I don’t usually spend my Friday evenings watching the telly through my fingers, but last night I made an exception. Samira Mighty, Love Island’s only black female participant, was due to find out whether she’d have to pack her Boohoo bikinis and go home. To be honest, given her three-week-long man drought, I can’t be the only one who thought she was a goner.
If you haven’t been watching ITV’s Love Island, I won’t judge. It can sometimes feel like you’ve ended up on a school trip with a bunch of 15-year-olds, which doesn’t sound like great TV, but the show’s innate ability to reveal society’s attitudes towards racism and sexism is morbidly fascinating.
The show features a villa full of buff, tanned, and toothsome beauties looking for “love” and fame. People pair up, break up, (break down) and make up, all in an attempt to be the last couple standing. It was a big hit last year but as many pointed out, not that diverse. Marcel Somerfield and Theo Campbell flew the flag for visibly non-white housemates, but where were all the black women at? Or Asian women? Just anyone who didn’t look like a Hollyoaks reject? ITV’s response was to add a 22-year-old black woman to this year’s roster of wannabes.
“Before I’d even seen Samira, I was mentally placing bets on how long she’d last”
Before I’d even seen Samira, I was mentally placing bets on how long she’d last, just like I do when I see a black woman on Take Me Out or First Dates. Obviously, I think it’s great for them, and their appearances on TV can only normalise our existence in the wider world, but I can’t help that sinking feeling.
As predicted, Samira was bypassed from the start and continued to be overlooked as the show wore on. Having collectively decided that they fancied everyone but her, all of Samira’s potential lovers trotted off with someone a little less, erm, black. It got embarrassing, to be honest. From one day to the next, I couldn’t work out whether Samira was still even in the show. As comedian Judi Love put it, “she’s like the brown crisp in a packet of Walkers that no one wants.”
On Twitter, there were some who just couldn’t understand how someone so seemingly attractive and entertaining could keep missing out. But I was baffled about their confusion. Maybe they don’t get out much. If they did, they’d have known that black women’s beauty is nearly always downplayed or unrecognised. That is unless we’re lighter skinned like Montana Brown from last year’s season, and therefore more acceptable. Dark skinned black women rarely feature in adverts or on magazine covers. This blackout, as it were, means we’re not celebrated by beauty standards or deemed anyone’s “type.”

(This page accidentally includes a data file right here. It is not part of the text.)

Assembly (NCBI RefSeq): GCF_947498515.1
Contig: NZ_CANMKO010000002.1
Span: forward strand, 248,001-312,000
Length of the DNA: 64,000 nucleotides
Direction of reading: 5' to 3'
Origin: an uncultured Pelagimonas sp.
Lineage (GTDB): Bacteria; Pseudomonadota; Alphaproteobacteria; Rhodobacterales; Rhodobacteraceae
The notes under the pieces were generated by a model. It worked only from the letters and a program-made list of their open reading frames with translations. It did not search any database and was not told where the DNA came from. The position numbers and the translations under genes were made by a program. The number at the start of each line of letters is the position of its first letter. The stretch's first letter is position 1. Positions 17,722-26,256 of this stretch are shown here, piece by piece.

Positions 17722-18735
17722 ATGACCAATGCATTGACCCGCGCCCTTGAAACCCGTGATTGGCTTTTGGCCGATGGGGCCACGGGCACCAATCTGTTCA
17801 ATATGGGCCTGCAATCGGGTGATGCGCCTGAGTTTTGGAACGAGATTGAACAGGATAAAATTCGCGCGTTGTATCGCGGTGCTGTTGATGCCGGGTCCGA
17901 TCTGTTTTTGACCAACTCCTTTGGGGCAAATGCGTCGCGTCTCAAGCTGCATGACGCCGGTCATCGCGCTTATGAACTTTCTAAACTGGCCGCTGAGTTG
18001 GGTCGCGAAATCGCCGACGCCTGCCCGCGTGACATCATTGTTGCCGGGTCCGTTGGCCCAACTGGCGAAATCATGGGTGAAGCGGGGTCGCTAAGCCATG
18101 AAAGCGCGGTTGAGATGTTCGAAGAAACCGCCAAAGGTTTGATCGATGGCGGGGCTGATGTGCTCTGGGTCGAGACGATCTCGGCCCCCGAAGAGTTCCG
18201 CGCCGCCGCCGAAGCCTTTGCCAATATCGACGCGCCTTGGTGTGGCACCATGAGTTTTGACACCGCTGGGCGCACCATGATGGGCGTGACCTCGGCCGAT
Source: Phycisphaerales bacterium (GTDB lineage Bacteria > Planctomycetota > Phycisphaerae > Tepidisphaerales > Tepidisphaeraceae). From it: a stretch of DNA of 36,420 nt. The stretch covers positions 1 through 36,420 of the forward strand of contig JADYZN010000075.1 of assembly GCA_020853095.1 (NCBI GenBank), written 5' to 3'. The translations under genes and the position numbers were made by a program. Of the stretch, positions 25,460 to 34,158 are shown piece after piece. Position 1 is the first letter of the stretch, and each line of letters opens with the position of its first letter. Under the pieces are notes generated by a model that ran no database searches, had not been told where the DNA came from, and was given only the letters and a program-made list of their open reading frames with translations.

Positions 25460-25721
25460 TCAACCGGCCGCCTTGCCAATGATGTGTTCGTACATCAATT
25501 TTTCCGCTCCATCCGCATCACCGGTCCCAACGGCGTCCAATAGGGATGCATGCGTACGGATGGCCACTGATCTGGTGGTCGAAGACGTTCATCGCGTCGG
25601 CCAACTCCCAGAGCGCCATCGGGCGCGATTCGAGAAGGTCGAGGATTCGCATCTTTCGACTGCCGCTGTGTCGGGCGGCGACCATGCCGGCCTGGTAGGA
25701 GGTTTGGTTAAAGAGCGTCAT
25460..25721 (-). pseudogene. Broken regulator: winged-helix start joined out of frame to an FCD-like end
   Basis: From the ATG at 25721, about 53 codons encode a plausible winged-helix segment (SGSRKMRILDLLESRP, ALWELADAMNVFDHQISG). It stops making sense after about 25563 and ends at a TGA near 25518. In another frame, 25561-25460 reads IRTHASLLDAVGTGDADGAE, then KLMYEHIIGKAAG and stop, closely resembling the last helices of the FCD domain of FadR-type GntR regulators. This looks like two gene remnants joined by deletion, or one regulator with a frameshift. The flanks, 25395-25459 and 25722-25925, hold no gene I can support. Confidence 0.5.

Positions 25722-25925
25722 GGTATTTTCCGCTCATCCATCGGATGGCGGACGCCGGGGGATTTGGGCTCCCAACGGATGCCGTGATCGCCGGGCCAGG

“the fact that race is a sexual factor for so many individuals, and in such a consistent way – says something about race’s role in our society”
This invisibility is particularly felt by single black women looking for love. Research by OKcupid site founder, Christian Rudder, found that “black women were considered the ‘least desirable’ among all races of men. Asian, Latino, and white men tend to give black women 1 to 1.5 stars less.” Rudder went on to conclude that although people can’t really control who they fancy, it’s strange that everyone has the same type. “On an individual level, a person can’t really control who turns them on – and almost everyone has a ‘type’ one way or another. But I do think the trend – the fact that race is a sexual factor for so many individuals, and in such a consistent way – says something about race’s role in our society.”
Love Island can’t solve society’s problems but it could help to change the way people see things. ITV could try investing in a dictionary, looking up the word “diversity,” and acting upon it. The more visible we are, the less of an issue these things might be one day. On the flipside, maybe the shows producers have tried and failed. Maybe Love Island just doesn’t appeal to black women or the people who might be more open-minded about dating them, and after Samira-gate, that might be even less likely.
In the meantime, there’s nothing else to do but carry on watching, and wondering just how long she can keep going. Samira got a reprieve last night when Sam strategically chose her to stay, but like a majority of viewers, I don’t think he fancies her.